A question school admissions professionals, administrators, marketing consultants, and teachers get is one that gets to the heart of the schools themselves: why do schools, especially private schools, need marketing anyway? Can't schools simply function without hiring a marketing consultant, establishing a marketing team, or devoting resources to the endeavor? Many teachers are uneasy with school promotion and marketing, and they feel that it cheapens their teaching (Oplatka, 2007).
What is school marketing?
The following is a working definition I have had about school marketing : It's a process, started but never finished, which school administrators and executives use to better the school experience for the students (external) and the teachers (internal), maintain financial stability, communicate effectively, and create life-long relationships with their student’s families.
What happens without school marketing
Schools who opt out of marketing altogether, or who devote minimal financial resources to the art and science of marketing will be able to save time, manpower, and money. In return for these temporary savings, they enter into the marketing doom loop. (See below.)
This will lead schools to fall into a trap, where any drop in enrollment or lower school perception will lead to a perpetually vicious cycle of cut-backs and loss. With marketing absent, schools will rely on their reputation and hope that they will be able to attract individuals. Their brand will be completely out of their control; meaning that other schools, parents, community members will be writing, and rewriting their own story.
Why teachers and some administrators feel uncomfortable with marketing
Promotion and "selling the school" is not what most teachers are looking to do when they sign on to work in a school. Research shows great discomfort among teachers when they are asked to promote themselves, their program, or their school as a whole (Oplatka, 2006). Teachers either say that it is not their job or that schools should not market themselves, as it cheapens the school experience. They feel that "market-like environment leads to high levels of stress and uncertainty in their work" (Oplatka, 2006). Administrators usually have a better feel for their abilities to promote and manage the school's marketing (oftentimes with a committee), but they also suffer from a similar impediment to that of their staff members. Principals, headmasters and other admins should never succumb to the temptation of telling their employees that they had "better" promote and market themselves because of a need to "fill seats". When teachers hear that their positions depend on their promotional abilities during open house days, they feel threatened (Oplatka, 2006), embarrassed (Oplatka, 2007) and may consider the administrator as having failed.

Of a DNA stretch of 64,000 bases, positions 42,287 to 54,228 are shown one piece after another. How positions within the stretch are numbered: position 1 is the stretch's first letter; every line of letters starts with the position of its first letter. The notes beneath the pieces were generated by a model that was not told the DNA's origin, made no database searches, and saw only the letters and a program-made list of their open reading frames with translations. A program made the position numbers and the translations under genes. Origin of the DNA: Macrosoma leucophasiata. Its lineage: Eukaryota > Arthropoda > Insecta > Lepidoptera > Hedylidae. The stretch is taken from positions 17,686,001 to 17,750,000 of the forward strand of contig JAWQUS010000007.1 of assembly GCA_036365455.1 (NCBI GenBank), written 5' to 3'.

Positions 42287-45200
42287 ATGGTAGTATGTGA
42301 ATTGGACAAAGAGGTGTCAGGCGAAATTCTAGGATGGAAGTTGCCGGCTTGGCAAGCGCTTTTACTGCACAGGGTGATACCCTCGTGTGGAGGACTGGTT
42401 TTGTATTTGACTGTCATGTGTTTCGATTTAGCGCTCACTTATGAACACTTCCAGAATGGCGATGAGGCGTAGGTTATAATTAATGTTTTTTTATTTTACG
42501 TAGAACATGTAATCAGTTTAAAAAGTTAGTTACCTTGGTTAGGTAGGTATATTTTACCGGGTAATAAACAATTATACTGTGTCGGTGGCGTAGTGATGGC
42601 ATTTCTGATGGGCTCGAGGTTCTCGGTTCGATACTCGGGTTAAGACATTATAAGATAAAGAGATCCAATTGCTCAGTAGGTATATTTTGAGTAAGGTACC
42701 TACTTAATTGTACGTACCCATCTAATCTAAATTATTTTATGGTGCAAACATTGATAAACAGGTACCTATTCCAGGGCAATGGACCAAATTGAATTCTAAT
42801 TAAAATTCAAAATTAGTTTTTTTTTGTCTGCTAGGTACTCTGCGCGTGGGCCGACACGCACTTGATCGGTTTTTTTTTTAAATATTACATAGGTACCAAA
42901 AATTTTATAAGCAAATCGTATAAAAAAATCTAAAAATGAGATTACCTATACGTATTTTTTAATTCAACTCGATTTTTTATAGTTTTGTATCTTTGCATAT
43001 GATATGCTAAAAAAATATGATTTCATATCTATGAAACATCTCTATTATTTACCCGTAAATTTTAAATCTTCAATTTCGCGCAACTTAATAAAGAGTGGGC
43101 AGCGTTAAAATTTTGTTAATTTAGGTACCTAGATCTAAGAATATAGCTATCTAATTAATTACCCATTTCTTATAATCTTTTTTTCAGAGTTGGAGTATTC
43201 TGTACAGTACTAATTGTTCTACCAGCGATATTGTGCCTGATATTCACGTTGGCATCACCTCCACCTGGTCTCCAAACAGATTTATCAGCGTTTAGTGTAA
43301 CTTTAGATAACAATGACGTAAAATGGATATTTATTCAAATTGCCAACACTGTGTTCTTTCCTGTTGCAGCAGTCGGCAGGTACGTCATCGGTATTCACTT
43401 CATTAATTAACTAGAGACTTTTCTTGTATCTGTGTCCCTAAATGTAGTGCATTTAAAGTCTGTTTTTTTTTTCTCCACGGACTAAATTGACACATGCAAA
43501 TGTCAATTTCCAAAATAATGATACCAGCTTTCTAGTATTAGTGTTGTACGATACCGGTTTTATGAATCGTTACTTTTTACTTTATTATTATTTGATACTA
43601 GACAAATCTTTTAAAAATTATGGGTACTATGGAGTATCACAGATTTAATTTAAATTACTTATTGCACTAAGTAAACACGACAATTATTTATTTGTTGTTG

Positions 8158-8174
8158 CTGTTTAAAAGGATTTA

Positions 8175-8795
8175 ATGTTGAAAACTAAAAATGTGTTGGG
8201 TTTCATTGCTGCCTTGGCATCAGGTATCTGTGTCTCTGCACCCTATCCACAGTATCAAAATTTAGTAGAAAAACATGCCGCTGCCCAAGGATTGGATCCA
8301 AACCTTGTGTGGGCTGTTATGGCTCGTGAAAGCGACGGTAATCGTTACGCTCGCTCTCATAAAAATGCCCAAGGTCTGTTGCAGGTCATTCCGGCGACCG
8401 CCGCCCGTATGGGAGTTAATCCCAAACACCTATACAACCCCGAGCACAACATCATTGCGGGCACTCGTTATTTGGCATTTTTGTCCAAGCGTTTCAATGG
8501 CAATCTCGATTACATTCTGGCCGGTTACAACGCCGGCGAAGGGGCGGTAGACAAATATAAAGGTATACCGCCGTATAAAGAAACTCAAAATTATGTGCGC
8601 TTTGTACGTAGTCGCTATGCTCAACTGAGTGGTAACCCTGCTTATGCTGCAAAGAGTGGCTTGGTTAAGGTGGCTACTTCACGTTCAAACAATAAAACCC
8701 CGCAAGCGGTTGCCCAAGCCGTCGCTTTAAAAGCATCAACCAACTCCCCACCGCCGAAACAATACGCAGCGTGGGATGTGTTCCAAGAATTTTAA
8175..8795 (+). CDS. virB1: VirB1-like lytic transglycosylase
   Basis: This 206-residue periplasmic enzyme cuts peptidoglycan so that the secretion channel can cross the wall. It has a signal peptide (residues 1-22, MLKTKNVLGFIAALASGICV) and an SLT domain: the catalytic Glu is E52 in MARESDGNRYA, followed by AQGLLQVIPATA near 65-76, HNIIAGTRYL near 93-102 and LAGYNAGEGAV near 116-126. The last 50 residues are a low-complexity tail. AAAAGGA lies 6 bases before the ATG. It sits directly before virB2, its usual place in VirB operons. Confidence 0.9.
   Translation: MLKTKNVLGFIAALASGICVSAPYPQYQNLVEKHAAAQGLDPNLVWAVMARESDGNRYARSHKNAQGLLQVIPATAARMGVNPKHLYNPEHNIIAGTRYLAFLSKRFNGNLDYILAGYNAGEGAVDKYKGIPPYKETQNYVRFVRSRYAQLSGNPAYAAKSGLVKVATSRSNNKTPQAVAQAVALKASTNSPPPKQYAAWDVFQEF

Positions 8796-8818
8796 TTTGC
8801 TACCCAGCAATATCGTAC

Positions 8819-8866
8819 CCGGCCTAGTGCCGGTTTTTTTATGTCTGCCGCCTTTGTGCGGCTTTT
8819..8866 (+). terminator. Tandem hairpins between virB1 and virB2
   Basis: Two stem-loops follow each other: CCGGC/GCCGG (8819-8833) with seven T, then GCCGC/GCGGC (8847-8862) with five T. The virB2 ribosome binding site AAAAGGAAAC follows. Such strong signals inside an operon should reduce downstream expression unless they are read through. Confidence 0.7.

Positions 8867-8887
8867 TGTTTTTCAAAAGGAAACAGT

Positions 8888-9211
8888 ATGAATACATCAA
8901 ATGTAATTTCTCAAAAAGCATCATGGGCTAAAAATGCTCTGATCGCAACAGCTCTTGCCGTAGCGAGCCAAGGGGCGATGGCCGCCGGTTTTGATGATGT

Schools should invest in marketing
Whether a school is public or private, they should look to invest resources (time, money, energy) in the proper and deliberate marketing of their institution. This is the same as "investing in oneself". This will not lead to a sales idea where a school is looking to push themselves on unsuspecting prospective parent, but to a situation where the schools help "pull" parents out of their current problem: being in need of a school which has similar values and can help them educate their own kids socially and academically. It's often the case that older and more established schools would do better to hire an outside marketing specialist so that they may help cut through the established "ways of doing things" and perhaps better relate to prospective parents.
Investing in marketing means putting aside your institutional ego
Institutional ego is the misplaced pride an administrator has in their institution. They may believe that they are they have the best programs in town, or that they alone can educate students with "21st century skills" for an "interconnected tomorrow," because students are "safe and loved." The reality is that every single school promises this. Marketing allows a school to grow out of their comfort zone and act face-to-face with the realities of the educational market (thus the original definition of marketing). Every single prospective parent has to wade through the bland bromides of schools. But a school which uses marketing will learn to help prospective parents with real promotional tools which will attract parents organically. This is also why outside marketing consultants are so important since the good ones will not be susceptible to the "same-old same-old."
Oplatka, I. (2007). The principal's role in marketing the school: Subjective interpretations and personal influences. Planning and Changing, 38(3/4), 208.
Oplatka, I. (2006). Teachers' Perceptions of Their Role in Educational Marketing: Insights from the Case of Edmonton, Alberta. Canadian journal of educational administration and policy, 51, 1-23.
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